ASMS 2023: A Look at Monday’s Evening Workshops

Event

From 5:45 to 7:00 pm Monday evening, there was 17 technical workshops taking place at ASMS 2023. We provide a summary at each technical workshop below, noting the location and offering a brief overview of what was covered in the session.

The first technical session was titled, “The Role of Mass Spectrometry in Emerging Energy Technologies Development.” Yuri Corilo and Leonard Nyadong presided over the session, which took place in Room 310 A. This workshop provided attendees the opportunity to discuss the role of MS in the development of alternative energy technologies.

The second technical session was titled, “Nucleic Acids Mass Spectrometry: Emerging Applications, Effective Analytical Strategies, and Characterization for Progressively Larger Nucleic Acids.” Varun Gadkari, Jennifer Lippens, and Robert Ross presided over the session, which took place in Room 310 BC. This interest group seeked to bring together ASMS members to discuss the latest in nucleic acid MS, with a focus on sample production and preparation, method development, analysis strategies, and application needs.

The third technical session was titled, “Mass Spectrometry for Drug Product Quality: Research and Collaboration Opportunities.” Jinhui Zhang and Mack Shih presided over the session, which took place in Room 320A. This workshop provided MS researchers in academia a broader picture of the importance of MS in drug evaluation and research.

The fourth technical session was titled, “Global Participatory Efforts to Characterize the Biochemical Composition of Food: The Periodic Table of Food Initiative and The Proteomes that Feed the World.” Jessica Prenni and Bernhard Kuster will preside over the session, which will take place in Room 320 BC. This workshop will present two global efforts focused on improving our understanding of what is in our food.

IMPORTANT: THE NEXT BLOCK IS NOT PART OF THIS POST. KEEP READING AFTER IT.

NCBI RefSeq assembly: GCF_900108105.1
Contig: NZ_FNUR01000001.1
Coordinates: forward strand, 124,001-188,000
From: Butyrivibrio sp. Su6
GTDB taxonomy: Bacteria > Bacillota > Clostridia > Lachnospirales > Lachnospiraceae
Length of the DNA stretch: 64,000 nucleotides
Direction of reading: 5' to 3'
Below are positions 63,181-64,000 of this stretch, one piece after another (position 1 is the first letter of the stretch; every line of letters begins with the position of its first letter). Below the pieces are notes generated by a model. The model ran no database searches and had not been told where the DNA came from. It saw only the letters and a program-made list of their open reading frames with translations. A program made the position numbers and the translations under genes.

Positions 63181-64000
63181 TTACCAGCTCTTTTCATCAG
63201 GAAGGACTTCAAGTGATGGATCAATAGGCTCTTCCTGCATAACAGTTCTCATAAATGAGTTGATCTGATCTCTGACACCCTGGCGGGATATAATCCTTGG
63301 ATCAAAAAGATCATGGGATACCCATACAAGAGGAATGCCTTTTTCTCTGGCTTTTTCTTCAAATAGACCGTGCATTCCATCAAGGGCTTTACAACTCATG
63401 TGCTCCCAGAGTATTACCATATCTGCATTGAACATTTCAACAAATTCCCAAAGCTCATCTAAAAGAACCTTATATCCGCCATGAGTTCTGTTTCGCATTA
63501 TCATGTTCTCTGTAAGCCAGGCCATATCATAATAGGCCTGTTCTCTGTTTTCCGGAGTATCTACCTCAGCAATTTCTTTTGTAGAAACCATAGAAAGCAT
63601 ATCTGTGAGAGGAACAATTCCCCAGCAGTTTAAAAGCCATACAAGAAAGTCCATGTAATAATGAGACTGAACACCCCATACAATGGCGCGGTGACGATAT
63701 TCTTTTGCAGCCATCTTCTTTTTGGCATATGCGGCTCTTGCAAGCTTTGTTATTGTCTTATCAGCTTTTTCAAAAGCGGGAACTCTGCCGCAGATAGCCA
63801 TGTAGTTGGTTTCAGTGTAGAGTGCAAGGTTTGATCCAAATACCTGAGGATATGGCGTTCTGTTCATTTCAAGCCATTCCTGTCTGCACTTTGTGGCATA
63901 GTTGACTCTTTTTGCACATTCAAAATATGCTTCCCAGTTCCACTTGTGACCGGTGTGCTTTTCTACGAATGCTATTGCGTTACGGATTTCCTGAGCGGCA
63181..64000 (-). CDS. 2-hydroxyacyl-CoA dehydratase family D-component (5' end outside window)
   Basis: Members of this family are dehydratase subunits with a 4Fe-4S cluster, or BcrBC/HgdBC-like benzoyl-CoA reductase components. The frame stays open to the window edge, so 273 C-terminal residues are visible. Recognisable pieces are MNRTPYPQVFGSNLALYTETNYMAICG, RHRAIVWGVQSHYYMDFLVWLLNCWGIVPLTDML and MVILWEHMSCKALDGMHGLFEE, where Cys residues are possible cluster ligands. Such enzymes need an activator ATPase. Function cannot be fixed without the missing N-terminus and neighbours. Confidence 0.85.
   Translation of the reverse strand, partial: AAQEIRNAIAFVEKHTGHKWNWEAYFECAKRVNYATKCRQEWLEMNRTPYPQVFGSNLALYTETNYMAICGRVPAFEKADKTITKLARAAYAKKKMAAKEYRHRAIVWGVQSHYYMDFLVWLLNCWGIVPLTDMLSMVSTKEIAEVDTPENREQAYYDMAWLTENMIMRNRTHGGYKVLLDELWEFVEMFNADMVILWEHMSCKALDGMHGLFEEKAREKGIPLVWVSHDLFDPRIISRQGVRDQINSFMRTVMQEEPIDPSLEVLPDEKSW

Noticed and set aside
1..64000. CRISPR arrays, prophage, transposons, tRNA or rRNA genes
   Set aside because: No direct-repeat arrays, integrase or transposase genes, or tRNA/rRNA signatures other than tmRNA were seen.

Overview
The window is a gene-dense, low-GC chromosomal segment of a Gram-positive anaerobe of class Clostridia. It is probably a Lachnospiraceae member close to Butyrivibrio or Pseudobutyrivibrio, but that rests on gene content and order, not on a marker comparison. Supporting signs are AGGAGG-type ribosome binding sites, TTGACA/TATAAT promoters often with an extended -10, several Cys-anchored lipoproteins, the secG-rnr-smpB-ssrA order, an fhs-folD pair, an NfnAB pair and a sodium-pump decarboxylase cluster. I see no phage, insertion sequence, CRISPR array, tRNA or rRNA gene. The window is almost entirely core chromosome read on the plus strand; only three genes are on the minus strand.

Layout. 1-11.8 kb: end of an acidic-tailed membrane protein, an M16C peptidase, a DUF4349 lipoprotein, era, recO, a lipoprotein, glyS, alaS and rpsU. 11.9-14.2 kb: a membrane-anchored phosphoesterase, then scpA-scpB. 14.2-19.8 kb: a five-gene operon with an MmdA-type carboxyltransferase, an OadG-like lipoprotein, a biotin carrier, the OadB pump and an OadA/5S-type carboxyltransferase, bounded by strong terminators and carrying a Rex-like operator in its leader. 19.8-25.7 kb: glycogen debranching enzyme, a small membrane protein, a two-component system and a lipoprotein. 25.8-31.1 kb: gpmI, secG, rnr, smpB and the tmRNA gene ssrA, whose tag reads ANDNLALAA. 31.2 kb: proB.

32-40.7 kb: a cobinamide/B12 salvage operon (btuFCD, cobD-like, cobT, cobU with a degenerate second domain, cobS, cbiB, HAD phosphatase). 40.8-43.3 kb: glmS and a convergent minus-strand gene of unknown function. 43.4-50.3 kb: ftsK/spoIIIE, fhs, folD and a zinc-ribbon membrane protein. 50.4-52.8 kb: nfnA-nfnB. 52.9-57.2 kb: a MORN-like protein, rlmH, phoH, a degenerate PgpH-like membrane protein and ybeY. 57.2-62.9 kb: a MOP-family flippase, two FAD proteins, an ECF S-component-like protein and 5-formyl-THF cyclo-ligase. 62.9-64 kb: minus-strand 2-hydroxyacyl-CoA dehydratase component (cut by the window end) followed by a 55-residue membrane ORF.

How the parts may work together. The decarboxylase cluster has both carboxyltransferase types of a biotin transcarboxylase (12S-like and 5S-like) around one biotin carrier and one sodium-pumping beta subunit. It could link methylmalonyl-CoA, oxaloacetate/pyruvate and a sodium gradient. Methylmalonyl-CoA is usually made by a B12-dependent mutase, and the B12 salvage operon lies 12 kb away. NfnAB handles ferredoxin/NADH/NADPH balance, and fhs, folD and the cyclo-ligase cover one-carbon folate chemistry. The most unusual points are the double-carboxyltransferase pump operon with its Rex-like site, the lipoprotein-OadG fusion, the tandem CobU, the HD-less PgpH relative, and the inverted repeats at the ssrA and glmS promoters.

The fifth technical session was titled, “Single-Cell Proteomic Standardization: From Study Design to Data Analysis.” Jennifer Van Eyk and Peter Nemes presided over the session, which took place in Ballroom A. This workshop focused on challenges and solutions in single-cell proteomics.

The sixth technical session was titled, “Nertworking for Scientists: Celebrating Women Mass Spectrometrists.” Stacy Malaker, Aivett Bilbao, and Julie Courraud presided over the session, which took place in Ballroom B. This workshop focused on the career paths in mass spectrometry, with a focus on giving advice to women when pursuing a career in this field.

The seventh technical session is titled, “Exploring the World of Mass Spectral Libraries, Library Search Software, and Their Applications.” Emma Rennie, Xiaoyu Yang, and Melinda McFarland will preside over the session, which will take place in Ballroom C. This workshop will present on the current state of MS libraries and the software tools that have been developed or utilized.

The eighth technical session was titled, “Ion Traps as Reaction Vessels.” Dalton Snyder and Lucas Szalwinski presided over the session, which took place in Room 332. This workshop focused on the ion trap's ability to serve as a vessel for conducting ion/ion, ion/molecule, ion/photon, and fragmentation reactions.